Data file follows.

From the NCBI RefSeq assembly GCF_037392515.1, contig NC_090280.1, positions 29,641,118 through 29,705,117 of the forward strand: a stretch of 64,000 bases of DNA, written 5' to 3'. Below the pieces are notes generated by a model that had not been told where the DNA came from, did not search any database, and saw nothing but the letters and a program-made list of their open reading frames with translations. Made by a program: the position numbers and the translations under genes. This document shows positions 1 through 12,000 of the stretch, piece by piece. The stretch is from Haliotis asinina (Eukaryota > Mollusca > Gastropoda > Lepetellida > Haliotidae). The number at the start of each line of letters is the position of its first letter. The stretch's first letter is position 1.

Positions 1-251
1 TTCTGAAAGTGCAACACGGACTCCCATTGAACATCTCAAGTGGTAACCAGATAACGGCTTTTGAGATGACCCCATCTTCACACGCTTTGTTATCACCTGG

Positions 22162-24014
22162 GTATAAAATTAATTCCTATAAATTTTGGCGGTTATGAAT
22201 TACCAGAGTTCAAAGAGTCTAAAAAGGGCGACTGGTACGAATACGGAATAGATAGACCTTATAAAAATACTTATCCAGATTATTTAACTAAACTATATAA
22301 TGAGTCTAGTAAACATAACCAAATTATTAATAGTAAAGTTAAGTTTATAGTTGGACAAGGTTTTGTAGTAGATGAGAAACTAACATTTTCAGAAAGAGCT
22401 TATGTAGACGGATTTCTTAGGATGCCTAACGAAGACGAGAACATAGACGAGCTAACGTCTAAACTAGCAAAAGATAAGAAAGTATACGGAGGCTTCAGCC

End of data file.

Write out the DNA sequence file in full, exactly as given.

From the NCBI RefSeq assembly GCF_037392515.1, contig NC_090280.1, positions 29,641,118 through 29,705,117 of the forward strand: a stretch of 64,000 bases of DNA, written 5' to 3'. Below the pieces are notes generated by a model that had not been told where the DNA came from, did not search any database, and saw nothing but the letters and a program-made list of their open reading frames with translations. Made by a program: the position numbers and the translations under genes. This document shows positions 1 through 12,000 of the stretch, piece by piece. The stretch is from Haliotis asinina (Eukaryota > Mollusca > Gastropoda > Lepetellida > Haliotidae). The number at the start of each line of letters is the position of its first letter. The stretch's first letter is position 1.

Positions 1-251
1 TTCTGAAAGTGCAACACGGACTCCCATTGAACATCTCAAGTGGTAACCAGATAACGGCTTTTGAGATGACCCCATCTTCACACGCTTTGTTATCACCTGG

Positions 22162-24014
22162 GTATAAAATTAATTCCTATAAATTTTGGCGGTTATGAAT
22201 TACCAGAGTTCAAAGAGTCTAAAAAGGGCGACTGGTACGAATACGGAATAGATAGACCTTATAAAAATACTTATCCAGATTATTTAACTAAACTATATAA
22301 TGAGTCTAGTAAACATAACCAAATTATTAATAGTAAAGTTAAGTTTATAGTTGGACAAGGTTTTGTAGTAGATGAGAAACTAACATTTTCAGAAAGAGCT
22401 TATGTAGACGGATTTCTTAGGATGCCTAACGAAGACGAGAACATAGACGAGCTAACGTCTAAACTAGCAAAAGATAAGAAAGTATACGGAGGCTTCAGCC